We shall not study colored noise with the same rigor as we studied white noise, due to technical difficulties. Instead, we turn to formulas for mutual information and relative entropy of continuoustime Gaussian processes in terms of PSD [13]. These formulas provide useful engineering insights, but are not sufficient to prove rigorous coding theorems like Theorem 1. Our findings below therefore remain conjectures.
We first consider the scenario where the additive noise occupies infinite bandwidth, but has finite energy. (Unlike white noise as considered in Section 3.1, colored noise can have infinite bandwidth.) Formally, let the stationary Gaussian noise Z(t), \(t\in \mathbb {R}\), have PSD N(f), \(f\in \mathbb {R}\), that is positive for all \(f\in \mathbb {R}\) and symmetric around f=0, and satisfies
We choose the input signal X(t), \(t\in \mathbb {R}\), to be generated from a stationary Gaussian process with PSD
where β and W will be specified later. (Recall that there is no bandwidth constraint on the input, so W can be arbitrarily large.) We then have (Theorem 10.5.1 of [13])
Hence, the covertness condition is satisfied if we choose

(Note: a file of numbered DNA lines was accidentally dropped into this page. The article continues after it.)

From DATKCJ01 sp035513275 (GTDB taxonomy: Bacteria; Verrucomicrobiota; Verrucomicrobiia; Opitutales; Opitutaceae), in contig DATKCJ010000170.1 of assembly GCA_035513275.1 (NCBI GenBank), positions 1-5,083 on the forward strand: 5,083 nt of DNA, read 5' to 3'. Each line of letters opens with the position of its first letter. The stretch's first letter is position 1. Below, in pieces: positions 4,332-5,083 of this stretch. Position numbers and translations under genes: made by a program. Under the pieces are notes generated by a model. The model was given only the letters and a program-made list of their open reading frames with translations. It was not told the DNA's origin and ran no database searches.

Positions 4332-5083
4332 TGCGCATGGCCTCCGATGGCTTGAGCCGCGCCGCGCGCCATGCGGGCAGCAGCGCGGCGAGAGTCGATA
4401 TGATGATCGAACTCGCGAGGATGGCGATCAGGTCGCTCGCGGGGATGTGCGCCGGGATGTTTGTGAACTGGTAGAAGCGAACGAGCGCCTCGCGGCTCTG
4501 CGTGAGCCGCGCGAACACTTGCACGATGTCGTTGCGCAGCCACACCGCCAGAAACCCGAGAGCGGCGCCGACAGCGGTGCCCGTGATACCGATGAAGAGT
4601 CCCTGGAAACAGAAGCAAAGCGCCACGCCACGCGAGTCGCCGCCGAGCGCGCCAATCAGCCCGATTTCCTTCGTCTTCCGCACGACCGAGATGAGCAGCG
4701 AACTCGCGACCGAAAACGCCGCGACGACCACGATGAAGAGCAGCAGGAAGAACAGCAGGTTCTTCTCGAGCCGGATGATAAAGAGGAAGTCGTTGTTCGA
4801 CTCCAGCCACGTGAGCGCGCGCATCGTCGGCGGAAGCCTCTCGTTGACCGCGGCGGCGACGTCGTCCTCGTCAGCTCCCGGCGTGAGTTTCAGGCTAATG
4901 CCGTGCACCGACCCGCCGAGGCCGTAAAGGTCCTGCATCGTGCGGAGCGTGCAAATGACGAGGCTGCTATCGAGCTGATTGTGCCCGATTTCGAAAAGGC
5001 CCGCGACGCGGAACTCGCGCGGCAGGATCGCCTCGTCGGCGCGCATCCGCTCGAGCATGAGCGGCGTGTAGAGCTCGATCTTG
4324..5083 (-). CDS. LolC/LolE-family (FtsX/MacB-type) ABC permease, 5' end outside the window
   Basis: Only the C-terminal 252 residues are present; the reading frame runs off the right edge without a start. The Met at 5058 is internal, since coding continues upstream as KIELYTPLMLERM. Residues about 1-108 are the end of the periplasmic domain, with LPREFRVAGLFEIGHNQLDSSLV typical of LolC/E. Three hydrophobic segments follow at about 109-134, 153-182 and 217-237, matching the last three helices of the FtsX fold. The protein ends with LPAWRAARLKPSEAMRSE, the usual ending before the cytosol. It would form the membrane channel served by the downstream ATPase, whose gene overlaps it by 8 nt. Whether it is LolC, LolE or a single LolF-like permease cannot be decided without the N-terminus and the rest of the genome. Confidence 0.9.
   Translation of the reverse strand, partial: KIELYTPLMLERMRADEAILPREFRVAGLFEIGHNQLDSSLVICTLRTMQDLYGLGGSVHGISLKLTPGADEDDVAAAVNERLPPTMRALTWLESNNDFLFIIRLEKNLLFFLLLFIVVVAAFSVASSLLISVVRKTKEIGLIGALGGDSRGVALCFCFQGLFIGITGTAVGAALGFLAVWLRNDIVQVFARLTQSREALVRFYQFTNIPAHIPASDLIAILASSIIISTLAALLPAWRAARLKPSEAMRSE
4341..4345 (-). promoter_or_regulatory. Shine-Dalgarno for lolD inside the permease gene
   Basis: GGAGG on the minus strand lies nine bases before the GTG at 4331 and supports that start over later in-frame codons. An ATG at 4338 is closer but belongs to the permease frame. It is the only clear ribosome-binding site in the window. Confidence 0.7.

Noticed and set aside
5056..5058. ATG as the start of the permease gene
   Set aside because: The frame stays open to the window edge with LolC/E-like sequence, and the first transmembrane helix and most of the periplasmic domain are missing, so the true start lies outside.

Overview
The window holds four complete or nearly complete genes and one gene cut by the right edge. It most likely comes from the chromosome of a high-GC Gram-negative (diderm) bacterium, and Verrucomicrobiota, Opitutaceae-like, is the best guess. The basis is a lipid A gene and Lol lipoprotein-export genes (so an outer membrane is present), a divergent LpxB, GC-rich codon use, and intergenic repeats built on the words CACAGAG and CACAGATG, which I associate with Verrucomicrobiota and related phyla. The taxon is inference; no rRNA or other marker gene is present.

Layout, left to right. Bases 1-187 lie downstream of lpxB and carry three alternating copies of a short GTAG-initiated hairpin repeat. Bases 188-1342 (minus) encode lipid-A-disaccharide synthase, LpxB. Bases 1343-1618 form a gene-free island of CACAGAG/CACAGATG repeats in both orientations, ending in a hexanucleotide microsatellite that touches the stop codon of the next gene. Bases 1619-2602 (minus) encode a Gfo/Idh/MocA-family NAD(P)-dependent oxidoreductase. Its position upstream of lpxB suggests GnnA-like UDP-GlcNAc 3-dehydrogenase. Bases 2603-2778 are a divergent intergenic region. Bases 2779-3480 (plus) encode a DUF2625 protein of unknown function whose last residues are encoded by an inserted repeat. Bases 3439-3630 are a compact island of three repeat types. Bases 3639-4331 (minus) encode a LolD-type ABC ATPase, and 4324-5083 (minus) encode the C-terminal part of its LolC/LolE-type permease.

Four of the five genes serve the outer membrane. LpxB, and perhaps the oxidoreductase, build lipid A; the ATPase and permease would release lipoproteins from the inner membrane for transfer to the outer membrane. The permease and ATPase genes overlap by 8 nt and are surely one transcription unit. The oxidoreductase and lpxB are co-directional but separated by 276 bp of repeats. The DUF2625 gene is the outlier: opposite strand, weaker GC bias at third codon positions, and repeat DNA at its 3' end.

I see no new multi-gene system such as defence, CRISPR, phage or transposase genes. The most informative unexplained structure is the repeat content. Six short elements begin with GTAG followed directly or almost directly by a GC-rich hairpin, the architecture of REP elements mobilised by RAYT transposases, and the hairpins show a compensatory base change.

With this choice, we can compute the mutual information using ([13], Theorem 10.3.1):
Since W can be chosen arbitrarily large, we are allowed to choose it as a function of T such that
in which case the persecond mutual information, given by (67) divided by T, will grow to infinity as T grows large. Also note that the power in the abovechosen input signal is given by
For any δ (which may be a function of T), one can choose W to grow fast enough so that β as defined in (66) tends to zero as T→∞. This will ensure that (69) tends to zero as T grows large, namely, that the input power vanishes as T grows large.
To summarize, we make the following conjecture.
Conjecture 1
If the Gaussian noise process has PSD N(f) that is positive on the entire real line, then the persecond covert communication capacity without bandwidth constraint on the input is infinity. Furthermore, this holds irrespectively of whether an averagepower constraint is imposed on the input or not.
We next consider the case where the noise is bandlimited:
where W_{0} is a constant that does not depend on T. Assume that the input follows some stationary Gaussian process. Note that, if the input PSD S(f) is positive on any interval where N(f)=0, then \(\mathscr {D}(Y_{\infty }^{\infty }\ Z_{\infty }^{\infty })\) will be infinity. Hence, the input process must also be limited to the frequencies in [−W_{0},W_{0}]. Let